I gotta have my orange juice.

Jesu, Juva

Half full

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There is a certain kind of fascination, a strictly artistic fascination, which arises from a matter being hinted at in such a way as to leave a certain tormenting uncertainty even at the end. It is well sometimes to half understand a poem in the same manner that we half understand the world. One of the deepest and strangest of all human moods is the mood which will suddenly strike us perhaps in a garden at night, or deep in sloping meadows, the feeling that every flower and leaf has just uttered something stupendously direct and important, and that we have by a prodigy of imbecility not heard or understood it. There is a certain poetic value, and that a genuine one, in this sense of having missed the full meaning of things. There is beauty, not only in wisdom, but in this dazed and dramatic ignorance. (G. K. Chesterton, Robert Browning, chapter 6)

It is good to delight in the glory of something great even if you have barely begun to understood its greatness. It is good to read out of your league.

HT: John Barach

Written by Scott Moonen

September 1, 2018 at 12:41 pm

Posted in Poetry, Quotations

Rules

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We assume that rules will irremediably inhibit what would otherwise be the boundless and intrinsic creativity of our children, even though the scientific literature clearly indicates, first, that creativity beyond the trivial is shockingly rare and, second, that strict limitations facilitate rather than inhibit creative achievement. Belief in the purely destructive element of rules and structure is frequently conjoined with the idea that children will make good choices about when to sleep and what to eat, if their perfect natures are merely allowed to manifest themselves. These are equally ungrounded assumptions. (Jordan Peterson, 12 Rules for Life, Rule 5)

See also: Self-control

Written by Scott Moonen

September 1, 2018 at 11:02 am

Posted in Books, Parenting, Quotations

Real Presence

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[At dinner] the novelist Mary McCarthy, who would later proclaim her emancipation from the church in Memories of a Catholic Girlhood, opined that she still found the symbolism of the Eucharist to be useful for her fiction, though of course she didn’t believe a word of its hocus–pocus. The ordinarily quiet and unassertive [Flannery] O’Connor—who rarely spoke to strangers unless first addressed, and then only with a shy hesitance—made a notoriously acid reply: “Well, if it’s a symbol, to hell with it.” (Flannery O’Connor: Collected Works, 977, quoted in Flannery O’Connor and the Christ–Haunted South, 23)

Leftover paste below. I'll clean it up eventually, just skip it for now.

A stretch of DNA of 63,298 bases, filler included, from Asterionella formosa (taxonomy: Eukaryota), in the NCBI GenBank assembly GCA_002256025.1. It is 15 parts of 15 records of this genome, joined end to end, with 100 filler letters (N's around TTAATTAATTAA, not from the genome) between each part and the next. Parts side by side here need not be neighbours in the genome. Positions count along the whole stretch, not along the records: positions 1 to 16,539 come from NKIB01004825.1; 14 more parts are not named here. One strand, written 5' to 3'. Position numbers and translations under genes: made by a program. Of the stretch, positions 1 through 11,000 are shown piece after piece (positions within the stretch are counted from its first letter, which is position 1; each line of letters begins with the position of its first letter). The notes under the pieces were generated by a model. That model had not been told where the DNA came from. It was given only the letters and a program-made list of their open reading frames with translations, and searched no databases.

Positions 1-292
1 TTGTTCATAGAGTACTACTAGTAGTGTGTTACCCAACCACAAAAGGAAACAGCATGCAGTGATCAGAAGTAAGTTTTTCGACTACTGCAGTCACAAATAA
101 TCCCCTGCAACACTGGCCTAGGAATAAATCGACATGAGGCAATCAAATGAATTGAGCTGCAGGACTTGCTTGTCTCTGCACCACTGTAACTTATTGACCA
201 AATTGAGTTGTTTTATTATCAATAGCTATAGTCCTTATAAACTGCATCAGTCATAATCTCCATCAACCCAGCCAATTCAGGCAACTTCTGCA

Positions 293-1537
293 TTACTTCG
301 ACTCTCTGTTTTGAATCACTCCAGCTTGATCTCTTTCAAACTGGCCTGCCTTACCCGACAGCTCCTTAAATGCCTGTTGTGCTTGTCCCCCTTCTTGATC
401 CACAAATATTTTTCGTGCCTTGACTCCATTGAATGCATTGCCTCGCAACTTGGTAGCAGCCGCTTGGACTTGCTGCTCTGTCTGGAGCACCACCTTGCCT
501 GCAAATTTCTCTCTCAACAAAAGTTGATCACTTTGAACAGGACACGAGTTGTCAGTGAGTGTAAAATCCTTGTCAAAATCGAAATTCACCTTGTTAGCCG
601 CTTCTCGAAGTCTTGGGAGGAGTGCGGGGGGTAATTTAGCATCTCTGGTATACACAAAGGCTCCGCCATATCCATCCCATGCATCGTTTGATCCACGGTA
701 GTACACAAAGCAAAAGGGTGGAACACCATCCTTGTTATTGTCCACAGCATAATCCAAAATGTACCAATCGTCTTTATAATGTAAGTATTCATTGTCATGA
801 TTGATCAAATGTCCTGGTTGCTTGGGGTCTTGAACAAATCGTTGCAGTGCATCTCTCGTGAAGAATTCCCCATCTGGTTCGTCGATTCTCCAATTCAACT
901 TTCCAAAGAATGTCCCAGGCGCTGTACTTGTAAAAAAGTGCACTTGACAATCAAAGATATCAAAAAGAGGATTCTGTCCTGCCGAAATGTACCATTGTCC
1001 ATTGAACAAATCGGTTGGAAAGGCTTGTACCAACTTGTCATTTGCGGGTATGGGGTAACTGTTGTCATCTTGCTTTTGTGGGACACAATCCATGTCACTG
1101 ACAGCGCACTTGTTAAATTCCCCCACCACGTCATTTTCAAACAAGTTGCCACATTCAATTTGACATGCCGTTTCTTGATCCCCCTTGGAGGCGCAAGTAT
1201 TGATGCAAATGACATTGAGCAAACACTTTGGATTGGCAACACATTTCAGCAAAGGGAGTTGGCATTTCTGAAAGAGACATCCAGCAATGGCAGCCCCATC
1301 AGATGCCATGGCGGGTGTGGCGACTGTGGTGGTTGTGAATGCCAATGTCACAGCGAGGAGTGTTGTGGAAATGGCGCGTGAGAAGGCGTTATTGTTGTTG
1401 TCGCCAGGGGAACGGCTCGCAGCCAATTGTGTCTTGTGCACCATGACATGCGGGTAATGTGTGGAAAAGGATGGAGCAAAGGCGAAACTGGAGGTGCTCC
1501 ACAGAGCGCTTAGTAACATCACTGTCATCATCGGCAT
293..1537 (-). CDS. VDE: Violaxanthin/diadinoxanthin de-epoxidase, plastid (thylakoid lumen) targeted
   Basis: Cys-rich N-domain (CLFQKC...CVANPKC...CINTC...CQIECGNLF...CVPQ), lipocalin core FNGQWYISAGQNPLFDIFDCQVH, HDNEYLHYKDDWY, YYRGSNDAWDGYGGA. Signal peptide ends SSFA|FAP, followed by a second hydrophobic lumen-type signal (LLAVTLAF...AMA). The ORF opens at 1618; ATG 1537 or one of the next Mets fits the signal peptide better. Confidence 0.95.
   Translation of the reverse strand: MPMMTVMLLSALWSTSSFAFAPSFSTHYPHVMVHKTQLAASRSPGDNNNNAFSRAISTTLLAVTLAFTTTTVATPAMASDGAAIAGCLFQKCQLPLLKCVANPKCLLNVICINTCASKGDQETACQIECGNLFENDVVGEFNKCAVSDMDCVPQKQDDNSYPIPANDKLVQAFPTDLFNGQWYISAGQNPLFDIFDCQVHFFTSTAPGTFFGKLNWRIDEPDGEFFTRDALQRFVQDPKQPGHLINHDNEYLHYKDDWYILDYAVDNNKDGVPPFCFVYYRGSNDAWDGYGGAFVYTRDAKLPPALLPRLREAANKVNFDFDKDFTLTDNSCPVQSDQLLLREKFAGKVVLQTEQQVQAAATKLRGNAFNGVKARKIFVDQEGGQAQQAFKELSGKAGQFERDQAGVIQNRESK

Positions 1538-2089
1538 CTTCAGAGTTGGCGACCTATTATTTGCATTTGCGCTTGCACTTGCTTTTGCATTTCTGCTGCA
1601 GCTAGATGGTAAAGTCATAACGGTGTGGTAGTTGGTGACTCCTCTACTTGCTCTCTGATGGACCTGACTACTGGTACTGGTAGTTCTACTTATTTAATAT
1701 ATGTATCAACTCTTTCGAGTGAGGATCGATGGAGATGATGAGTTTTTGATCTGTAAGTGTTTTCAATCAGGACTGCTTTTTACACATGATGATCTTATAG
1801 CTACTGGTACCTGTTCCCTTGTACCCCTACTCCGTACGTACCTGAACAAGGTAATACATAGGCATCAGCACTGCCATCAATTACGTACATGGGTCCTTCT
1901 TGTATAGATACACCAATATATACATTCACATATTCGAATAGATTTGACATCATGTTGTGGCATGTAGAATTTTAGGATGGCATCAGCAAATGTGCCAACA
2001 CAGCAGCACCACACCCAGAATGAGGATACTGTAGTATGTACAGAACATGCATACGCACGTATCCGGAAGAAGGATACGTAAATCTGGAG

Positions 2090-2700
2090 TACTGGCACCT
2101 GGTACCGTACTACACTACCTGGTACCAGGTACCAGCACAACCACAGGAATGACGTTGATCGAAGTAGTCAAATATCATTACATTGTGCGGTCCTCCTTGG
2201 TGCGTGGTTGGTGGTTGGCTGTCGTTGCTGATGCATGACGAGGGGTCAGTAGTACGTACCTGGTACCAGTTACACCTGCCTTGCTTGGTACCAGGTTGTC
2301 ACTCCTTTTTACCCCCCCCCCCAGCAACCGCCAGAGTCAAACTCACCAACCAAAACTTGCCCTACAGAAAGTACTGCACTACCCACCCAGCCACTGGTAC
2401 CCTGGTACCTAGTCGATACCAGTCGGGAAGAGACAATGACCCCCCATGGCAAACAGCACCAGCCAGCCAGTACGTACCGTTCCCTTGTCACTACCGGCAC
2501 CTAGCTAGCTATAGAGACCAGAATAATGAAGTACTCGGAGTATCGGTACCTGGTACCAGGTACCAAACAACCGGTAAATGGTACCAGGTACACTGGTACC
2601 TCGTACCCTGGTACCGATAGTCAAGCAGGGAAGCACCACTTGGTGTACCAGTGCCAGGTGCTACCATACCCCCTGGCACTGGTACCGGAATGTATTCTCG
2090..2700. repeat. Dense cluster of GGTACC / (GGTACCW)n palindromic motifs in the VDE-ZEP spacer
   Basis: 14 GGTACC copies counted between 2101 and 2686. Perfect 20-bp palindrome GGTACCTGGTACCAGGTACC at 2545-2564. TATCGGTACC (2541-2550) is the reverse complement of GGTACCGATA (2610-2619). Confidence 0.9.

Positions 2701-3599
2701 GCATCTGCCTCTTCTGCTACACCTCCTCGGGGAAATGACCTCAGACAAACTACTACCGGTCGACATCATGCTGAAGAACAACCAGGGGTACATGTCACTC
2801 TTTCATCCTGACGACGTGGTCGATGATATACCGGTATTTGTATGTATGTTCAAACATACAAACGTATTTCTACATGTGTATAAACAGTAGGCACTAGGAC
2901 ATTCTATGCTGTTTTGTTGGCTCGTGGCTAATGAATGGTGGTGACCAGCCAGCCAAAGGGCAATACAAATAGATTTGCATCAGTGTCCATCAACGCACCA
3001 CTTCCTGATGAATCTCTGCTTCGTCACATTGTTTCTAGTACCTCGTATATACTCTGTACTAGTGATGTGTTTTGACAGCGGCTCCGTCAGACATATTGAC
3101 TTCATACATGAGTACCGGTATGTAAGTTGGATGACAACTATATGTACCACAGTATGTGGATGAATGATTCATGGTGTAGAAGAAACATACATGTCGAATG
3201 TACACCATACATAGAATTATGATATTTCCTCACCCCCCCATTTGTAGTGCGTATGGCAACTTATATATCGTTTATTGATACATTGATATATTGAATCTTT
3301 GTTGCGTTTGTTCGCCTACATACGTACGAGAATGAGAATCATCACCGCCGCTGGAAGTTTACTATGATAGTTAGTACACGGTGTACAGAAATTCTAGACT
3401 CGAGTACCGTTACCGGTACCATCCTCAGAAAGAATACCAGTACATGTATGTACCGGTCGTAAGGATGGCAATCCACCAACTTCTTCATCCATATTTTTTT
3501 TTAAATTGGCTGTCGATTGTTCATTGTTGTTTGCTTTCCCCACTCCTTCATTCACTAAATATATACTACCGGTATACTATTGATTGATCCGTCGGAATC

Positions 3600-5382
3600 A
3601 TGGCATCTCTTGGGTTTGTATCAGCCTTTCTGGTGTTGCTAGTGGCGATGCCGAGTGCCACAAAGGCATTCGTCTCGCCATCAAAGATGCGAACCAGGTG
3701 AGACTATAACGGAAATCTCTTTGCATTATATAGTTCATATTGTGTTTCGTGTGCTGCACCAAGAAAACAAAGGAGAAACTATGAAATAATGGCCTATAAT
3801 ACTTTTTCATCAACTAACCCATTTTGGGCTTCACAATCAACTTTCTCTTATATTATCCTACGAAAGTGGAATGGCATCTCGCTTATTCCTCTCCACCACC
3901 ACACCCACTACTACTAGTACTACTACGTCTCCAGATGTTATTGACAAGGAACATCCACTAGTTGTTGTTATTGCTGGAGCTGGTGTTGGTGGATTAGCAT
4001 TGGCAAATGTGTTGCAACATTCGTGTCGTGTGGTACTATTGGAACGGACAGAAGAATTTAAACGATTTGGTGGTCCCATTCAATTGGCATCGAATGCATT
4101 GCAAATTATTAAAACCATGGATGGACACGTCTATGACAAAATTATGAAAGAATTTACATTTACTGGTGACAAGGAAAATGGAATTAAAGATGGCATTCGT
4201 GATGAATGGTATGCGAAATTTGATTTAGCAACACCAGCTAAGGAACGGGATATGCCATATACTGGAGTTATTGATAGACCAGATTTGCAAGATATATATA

Written by Scott Moonen

August 16, 2018 at 6:37 pm

Posted in Quotations, Worship

Memorialize

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We are to remember, rather, to memorialize to and before God, the Sabbath day (Exodus 20:8ff).

We are to remember, rather, to memorialize to and before God, the body and blood of Jesus in the bread and wine of the Lord’s supper (1 Corinthians 11:23ff).

Thus, weekly communion: always on the Lord’s day we cease from labor and the gathering of bread, enjoying instead the bread God provides, as a comprehensive memorial to him of Jesus’s work and rest, his provision and enthronement.

HT: Peter Leithart

Written by Scott Moonen

August 12, 2018 at 8:40 am

Difficulty

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Mark Horne writes of strength training:

The rule seems to be that your body adapts so that the most difficult thing you do eventually feels hard to do. As you age this process accelerates. When you give up an activity because it feels hard another one starts to feel hard to do. As your body loses strength you start to avoid tasks and chores that were once easier. You accumulate weakness. In the words of Seneca, “Soft living imposes on us the penalty of debility; we cease to be able to do the things we have long been grudging about doing.”